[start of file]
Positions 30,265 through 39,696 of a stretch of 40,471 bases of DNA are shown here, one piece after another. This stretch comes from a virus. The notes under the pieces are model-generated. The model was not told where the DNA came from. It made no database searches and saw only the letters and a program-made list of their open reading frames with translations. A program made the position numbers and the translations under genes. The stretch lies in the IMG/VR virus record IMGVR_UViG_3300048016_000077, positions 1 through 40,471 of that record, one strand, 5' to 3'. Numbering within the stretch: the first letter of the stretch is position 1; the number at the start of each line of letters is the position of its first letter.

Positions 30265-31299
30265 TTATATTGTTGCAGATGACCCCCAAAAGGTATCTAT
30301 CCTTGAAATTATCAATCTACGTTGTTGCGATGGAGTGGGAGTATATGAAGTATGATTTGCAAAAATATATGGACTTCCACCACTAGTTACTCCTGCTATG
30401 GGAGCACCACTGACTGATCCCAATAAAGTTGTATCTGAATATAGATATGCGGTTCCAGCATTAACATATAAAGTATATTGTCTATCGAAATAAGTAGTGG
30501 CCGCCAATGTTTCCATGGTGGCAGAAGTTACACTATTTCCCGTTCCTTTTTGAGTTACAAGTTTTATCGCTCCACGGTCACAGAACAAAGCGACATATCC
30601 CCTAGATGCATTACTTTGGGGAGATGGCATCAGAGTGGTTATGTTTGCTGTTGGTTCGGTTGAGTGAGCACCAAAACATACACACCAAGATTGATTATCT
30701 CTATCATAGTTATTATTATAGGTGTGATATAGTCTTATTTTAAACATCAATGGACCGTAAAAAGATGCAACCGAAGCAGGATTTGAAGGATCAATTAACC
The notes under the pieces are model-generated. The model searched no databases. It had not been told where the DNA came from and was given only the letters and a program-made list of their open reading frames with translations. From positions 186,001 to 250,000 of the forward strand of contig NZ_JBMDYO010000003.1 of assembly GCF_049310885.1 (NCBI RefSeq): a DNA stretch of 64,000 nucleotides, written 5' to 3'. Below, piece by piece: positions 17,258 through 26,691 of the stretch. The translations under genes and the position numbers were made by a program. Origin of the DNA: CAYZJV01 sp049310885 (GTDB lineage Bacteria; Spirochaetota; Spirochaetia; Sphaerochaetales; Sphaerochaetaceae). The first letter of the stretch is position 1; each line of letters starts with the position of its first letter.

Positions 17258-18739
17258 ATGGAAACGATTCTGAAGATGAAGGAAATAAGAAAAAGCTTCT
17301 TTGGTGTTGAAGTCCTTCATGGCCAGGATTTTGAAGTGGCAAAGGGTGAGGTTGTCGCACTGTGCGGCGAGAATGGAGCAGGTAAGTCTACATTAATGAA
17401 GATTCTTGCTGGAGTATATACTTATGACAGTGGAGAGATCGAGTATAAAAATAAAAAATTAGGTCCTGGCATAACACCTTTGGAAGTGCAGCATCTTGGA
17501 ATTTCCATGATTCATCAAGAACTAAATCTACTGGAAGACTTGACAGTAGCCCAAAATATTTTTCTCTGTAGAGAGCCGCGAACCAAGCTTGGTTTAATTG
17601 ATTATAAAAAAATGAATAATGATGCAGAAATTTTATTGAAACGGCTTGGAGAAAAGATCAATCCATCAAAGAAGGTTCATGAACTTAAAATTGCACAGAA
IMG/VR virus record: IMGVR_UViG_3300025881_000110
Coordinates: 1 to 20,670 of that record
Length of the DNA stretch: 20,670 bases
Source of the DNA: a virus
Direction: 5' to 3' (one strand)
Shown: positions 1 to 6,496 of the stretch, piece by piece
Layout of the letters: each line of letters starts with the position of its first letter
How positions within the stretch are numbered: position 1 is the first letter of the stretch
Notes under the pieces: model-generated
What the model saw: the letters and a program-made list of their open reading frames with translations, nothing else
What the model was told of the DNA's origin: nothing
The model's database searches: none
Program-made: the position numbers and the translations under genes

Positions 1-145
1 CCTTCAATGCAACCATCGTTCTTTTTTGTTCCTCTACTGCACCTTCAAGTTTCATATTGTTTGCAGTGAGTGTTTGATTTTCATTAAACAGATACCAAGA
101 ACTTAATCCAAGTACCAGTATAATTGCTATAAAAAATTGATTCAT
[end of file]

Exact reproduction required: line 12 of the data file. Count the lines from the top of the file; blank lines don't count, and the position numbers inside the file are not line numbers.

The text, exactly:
17301 TTGGTGTTGAAGTCCTTCATGGCCAGGATTTTGAAGTGGCAAAGGGTGAGGTTGTCGCACTGTGCGGCGAGAATGGAGCAGGTAAGTCTACATTAATGAA